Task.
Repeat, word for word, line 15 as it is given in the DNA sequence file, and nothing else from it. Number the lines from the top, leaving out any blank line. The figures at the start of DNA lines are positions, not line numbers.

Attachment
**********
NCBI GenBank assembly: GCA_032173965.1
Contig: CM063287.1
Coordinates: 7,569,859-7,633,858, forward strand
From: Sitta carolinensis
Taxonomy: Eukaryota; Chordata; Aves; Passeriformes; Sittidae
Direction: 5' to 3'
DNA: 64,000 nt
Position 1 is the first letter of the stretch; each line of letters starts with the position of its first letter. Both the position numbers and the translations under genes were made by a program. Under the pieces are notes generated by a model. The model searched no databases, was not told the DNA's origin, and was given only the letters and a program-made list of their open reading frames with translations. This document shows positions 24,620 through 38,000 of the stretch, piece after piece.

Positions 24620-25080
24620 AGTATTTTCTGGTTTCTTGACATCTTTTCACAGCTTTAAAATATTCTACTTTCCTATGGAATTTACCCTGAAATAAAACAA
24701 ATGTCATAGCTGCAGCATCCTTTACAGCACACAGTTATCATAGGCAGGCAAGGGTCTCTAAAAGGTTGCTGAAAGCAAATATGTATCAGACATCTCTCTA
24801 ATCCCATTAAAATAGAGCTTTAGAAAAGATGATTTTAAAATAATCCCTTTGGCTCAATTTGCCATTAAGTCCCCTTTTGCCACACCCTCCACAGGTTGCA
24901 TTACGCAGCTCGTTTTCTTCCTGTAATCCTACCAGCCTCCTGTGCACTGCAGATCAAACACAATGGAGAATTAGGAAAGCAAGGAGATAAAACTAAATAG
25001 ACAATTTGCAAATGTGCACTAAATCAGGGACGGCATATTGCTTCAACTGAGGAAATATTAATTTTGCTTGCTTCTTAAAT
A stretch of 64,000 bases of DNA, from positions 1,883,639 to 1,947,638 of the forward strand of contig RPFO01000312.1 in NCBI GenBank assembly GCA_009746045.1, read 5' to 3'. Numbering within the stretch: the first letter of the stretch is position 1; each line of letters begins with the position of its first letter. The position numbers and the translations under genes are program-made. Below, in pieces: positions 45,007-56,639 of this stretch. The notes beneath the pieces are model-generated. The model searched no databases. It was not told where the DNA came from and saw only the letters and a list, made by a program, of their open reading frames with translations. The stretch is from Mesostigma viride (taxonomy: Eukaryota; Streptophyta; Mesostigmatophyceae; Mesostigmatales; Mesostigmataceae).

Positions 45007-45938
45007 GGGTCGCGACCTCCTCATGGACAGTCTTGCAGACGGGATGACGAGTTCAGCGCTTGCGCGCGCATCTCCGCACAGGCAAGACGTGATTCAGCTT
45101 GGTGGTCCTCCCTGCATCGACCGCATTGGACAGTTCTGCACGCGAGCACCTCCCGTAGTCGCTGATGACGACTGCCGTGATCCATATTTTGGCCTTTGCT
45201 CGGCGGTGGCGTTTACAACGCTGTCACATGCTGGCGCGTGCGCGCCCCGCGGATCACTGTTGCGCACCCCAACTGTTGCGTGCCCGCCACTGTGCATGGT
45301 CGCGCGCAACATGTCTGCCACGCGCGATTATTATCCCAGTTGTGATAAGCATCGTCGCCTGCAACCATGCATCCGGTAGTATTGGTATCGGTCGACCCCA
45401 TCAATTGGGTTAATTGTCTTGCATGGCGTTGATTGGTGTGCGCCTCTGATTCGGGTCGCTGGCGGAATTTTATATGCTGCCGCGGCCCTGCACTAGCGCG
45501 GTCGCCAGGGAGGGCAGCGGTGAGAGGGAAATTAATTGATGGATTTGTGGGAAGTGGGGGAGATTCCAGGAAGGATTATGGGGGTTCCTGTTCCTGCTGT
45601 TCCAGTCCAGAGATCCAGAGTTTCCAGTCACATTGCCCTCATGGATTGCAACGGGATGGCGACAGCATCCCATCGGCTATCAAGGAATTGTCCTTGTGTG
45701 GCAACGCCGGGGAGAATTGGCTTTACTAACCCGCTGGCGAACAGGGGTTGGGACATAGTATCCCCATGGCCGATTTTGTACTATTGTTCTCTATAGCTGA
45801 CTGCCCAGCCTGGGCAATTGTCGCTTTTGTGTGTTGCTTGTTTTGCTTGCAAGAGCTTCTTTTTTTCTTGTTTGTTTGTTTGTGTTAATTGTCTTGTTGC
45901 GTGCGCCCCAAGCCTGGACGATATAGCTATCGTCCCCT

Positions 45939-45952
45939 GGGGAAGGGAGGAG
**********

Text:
A stretch of 64,000 bases of DNA, from positions 1,883,639 to 1,947,638 of the forward strand of contig RPFO01000312.1 in NCBI GenBank assembly GCA_009746045.1, read 5' to 3'. Numbering within the stretch: the first letter of the stretch is position 1; each line of letters begins with the position of its first letter. The position numbers and the translations under genes are program-made. Below, in pieces: positions 45,007-56,639 of this stretch. The notes beneath the pieces are model-generated. The model searched no databases. It was not told where the DNA came from and saw only the letters and a list, made by a program, of their open reading frames with translations. The stretch is from Mesostigma viride (taxonomy: Eukaryota; Streptophyta; Mesostigmatophyceae; Mesostigmatales; Mesostigmataceae).